Pan-Seared Alaska Cod With Mussels in Tomato Broth

You’ll have a simply delicious, fresh, and flavorful dinner on the table in about 45 minutes with this dish
Pan Seared Alaska Cod with Mussels in Tomato Broth

Milagros Cruz

Alaska’s waters are home to over 95 percent of Pacific halibut and over 70 percent of the black cod harvested in the United States; Alaska cod accounts for 99 percent of the cod harvested in the U.S. If you can’t find fresh Alaska seafood, frozen filets are a great option available year round at retailers nationwide and easy to thaw or cook directly from frozen form.

This recipe starts off with a simple tomato broth made of fresh garlic, onions, chicken broth, whole peeled tomatoes, chorizo, and parsley. Add in the mussels and while those cook, sear the Alaska cod, and you’re done! You’ll have a simply delicious, fresh, and flavorful dinner on the table in about 45 minutes.

If you’re looking to make a pescatarian dish omit the chorizo and substitute the chicken broth for vegetable stock!

For more information on Alaska seafood, visit: www.wildalaskaseafood.com.

6
Servings
418
Calories Per Serving
Deliver Ingredients

Ingredients

For the tomato broth:

  • 1 yellow onion, finely chopped
  • 6 Ounces chorizo, chopped
  • 7 garlic cloves, minced
  • 4 Tablespoons olive oil
  • Salt, to taste
  • Pepper, to taste
  • 1/4 Teaspoon red pepper flakes
  • 2 28-ounce cans canned tomatoes (tomatoes roughly chopped)
  • 1 Cup chicken broth
  • 6 Pounds mussels, scrubbed and debearded
  • 6 Tablespoons fresh parsley, chopped, divided

For the Alaska cod:

  • 6 Alaska cod filets, skin off
  • Salt, to taste
  • Pepper, to taste
  • 1 Tablespoon garlic powder
  • Juice from 1/2 lemon
  • 1 Tablespoon olive oil
  • Garlic toast, for serving

Directions

For the tomato broth:

Finely chop the yellow onion and chorizo, and mince the garlic. Add olive oil to a large pot over medium high heat and add onions, chorizo, and garlic. Cook garlic, chorizo, and onions, stirring occasionally until tender and chorizo is browned about 5-7 minutes. Season the chorizo, onion, and garlic mixture with salt, pepper, and red pepper flakes.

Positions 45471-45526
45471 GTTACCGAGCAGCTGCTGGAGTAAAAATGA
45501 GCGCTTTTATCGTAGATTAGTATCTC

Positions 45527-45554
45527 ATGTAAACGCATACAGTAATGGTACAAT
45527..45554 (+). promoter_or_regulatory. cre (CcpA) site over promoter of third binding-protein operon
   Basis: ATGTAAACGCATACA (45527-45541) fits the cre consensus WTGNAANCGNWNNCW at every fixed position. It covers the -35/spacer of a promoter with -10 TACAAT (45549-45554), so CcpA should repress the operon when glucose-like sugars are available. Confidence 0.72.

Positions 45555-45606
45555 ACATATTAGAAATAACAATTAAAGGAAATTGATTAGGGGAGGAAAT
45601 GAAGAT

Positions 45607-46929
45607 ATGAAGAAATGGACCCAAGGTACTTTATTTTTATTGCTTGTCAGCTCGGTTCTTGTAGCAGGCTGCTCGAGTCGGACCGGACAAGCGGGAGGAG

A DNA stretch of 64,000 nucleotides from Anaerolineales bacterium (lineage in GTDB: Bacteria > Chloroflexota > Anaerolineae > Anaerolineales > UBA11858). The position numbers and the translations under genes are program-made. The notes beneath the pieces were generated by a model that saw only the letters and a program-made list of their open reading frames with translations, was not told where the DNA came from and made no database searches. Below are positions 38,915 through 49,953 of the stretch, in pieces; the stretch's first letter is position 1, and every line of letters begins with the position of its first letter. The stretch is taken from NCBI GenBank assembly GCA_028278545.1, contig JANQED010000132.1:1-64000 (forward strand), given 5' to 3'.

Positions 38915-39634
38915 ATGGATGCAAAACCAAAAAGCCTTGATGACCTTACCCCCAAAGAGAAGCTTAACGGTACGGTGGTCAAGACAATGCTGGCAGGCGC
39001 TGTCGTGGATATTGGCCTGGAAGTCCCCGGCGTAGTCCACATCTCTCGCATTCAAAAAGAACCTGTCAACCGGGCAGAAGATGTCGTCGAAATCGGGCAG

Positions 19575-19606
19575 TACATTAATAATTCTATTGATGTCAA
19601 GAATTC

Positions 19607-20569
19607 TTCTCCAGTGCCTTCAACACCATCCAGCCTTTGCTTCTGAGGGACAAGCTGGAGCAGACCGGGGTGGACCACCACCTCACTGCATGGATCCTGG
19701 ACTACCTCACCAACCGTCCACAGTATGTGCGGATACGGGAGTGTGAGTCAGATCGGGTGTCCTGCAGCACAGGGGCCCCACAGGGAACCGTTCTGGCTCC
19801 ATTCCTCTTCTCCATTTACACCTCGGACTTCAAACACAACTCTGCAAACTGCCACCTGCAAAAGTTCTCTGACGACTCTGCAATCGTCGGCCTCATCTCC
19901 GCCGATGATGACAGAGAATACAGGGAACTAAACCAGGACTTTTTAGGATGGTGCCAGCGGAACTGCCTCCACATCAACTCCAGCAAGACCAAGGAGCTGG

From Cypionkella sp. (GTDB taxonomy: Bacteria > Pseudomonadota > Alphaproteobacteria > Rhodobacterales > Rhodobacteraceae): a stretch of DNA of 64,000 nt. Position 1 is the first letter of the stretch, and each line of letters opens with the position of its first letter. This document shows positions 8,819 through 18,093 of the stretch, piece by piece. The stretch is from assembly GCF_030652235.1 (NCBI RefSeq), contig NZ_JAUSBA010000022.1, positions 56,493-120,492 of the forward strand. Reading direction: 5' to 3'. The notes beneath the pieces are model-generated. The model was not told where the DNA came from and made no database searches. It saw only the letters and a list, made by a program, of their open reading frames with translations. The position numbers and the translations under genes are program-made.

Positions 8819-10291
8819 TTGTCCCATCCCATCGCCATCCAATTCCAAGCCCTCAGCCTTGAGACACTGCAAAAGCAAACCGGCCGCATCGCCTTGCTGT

Roughly chop the tomatoes from the two 28-ounce cans; add the liquid and chopped tomatoes to the pot and season with more salt and pepper. Add in chicken broth, stir, and bring to a boil. Reduce pot to low and let the tomato broth simmer for 25 minutes.

While the tomato broth is simmering, scrub and debeard the mussels. Discard any mussels that are already open or have broken shells.

When the tomato broth has 7 minutes left of cooking time, make the Alaska cod.

Once the tomato broth has simmered, and the fish fillets are done, add the mussels to the tomato broth and cook for about 3 minutes. Discard any mussels that have not opened.

Once mussels have cooked, stir in fresh parsley. 

For the Alaska cod:

Season the Alaska cod with salt, pepper, garlic powder, and juice from ½ lemon. Add one tablespoon of olive oil to a sauté pan. Sear Alaska cod for 3-4 minutes on each side.

To plate: Divide tomato broth and mussels into six equal bowl; top each with a fillet of Alaska cod, garnish with extra parsley, and serve with garlic toast if desired.

 

Nutritional Facts

Total Fat
24g
34%
Sugar
35g
39%
Saturated Fat
15g
63%
Cholesterol
26mg
9%
Carbohydrate, by difference
45g
35%
Protein
10g
22%
Vitamin A, RAE
122µg
17%
Vitamin B-12
1µg
42%
Vitamin C, total ascorbic acid
30mg
40%
Vitamin K (phylloquinone)
258µg
100%
Calcium, Ca
48mg
5%
Choline, total
47mg
11%
Fiber, total dietary
6g
24%
Folate, total
38µg
10%
Iron, Fe
3mg
17%
Magnesium, Mg
46mg
14%
Manganese, Mn
1mg
56%
Niacin
3mg
21%
Pantothenic acid
1mg
20%
Phosphorus, P
111mg
16%
Selenium, Se
9µg
16%
Sodium, Na
503mg
34%
Water
462g
17%
Zinc, Zn
2mg
25%

Cod Shopping Tip

A fresh fish should not smell fishy nor have milky, opaque eyes; it should have bright red gills, firm flesh, and a tight anal cavity.

Cod Cooking Tip

Whole fish should be stored upright in ice in the refrigerator.

Cod Wine Pairing

Most white wines (especially albariño) and rosé with most fish dishes. Muscadet, sancerre, or New Zealand sauvignon blanc with cold fish dishes; chardonnay, pinot gris/grigio, or pinot blanc with grilled or roasted fish; sauvignon blanc or gewürztraminer with baked fish; grüner veltliner with fish pâté; vintage or non-vintage champagne or sparkling wine with light fish dishes; fino or manzanilla with small fried fish; junmai, junmai-ginjo, or junmai-daiginjo with teriyaki fish.